Stringerless Sunday, Monday Followup

After the previous post, how does this three stringered Phil Edwards Model look to you now? To me, it seems like there's a picnic table inside the board!

When the Phil Model hit the scene, the three stringer 'look' took on a life of it's own. It became a symbol of style and elegance.  Edwards later said that the reason he used three stringers was to prevent his boards from warping...a common occurrence during the longboard era.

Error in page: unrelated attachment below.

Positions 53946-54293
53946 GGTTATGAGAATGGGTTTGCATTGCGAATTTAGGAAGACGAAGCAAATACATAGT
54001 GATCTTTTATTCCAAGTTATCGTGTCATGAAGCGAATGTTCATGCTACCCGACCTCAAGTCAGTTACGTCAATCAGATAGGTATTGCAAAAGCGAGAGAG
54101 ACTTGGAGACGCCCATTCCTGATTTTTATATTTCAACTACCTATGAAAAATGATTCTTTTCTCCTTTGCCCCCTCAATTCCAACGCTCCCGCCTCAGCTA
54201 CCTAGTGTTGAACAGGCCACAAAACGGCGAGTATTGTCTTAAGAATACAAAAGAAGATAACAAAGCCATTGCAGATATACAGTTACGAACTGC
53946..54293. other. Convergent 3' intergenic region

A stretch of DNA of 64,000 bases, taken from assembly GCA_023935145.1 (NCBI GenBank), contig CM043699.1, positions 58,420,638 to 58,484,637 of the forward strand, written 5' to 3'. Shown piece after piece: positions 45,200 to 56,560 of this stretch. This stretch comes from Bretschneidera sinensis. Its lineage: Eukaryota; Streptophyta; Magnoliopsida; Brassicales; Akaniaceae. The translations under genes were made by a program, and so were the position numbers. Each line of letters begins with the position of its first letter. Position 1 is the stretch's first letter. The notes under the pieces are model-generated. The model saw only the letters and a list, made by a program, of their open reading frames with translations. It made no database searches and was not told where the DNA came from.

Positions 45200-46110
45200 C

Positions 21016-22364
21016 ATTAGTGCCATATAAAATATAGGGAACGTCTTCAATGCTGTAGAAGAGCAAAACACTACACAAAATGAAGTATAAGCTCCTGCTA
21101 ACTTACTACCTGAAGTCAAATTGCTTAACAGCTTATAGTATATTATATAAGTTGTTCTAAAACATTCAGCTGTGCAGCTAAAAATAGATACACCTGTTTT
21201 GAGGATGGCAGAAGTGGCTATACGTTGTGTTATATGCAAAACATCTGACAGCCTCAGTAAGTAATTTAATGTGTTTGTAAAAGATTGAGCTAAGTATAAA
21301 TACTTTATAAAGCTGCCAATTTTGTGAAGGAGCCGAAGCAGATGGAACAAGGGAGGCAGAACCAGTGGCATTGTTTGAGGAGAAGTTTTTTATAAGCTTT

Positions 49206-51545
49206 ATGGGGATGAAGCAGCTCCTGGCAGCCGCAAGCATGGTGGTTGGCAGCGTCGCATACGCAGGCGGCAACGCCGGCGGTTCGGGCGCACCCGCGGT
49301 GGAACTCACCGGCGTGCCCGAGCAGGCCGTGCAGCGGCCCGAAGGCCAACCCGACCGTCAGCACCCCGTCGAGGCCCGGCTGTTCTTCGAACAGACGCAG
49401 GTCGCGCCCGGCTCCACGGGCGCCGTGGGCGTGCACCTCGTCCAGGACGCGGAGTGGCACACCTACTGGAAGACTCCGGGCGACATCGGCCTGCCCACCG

Imperfect stringer cuts (on single strip boards) often caused twist. Fiberglass that didn't come off the roll with the weave at a perfect 90 degree bias also led to warpage. If you sight down the deck of a 60's era longboard, it's probably twisted. But not if it's one of Phil's. They're straight and true 95% of the time. That's because the three stringer arrangement provided enough structure to keep them from warping.

As is the case with any field of design, there's usually a good reason for decisions that might seem irrational. The three stringer setup, while stiff and heavy, was grounded in practical stop boards from twisting.

BTW, the serial number on the board pictured above was #103. Meaning, it was most likely the 4th Phil Edwards model ever built.

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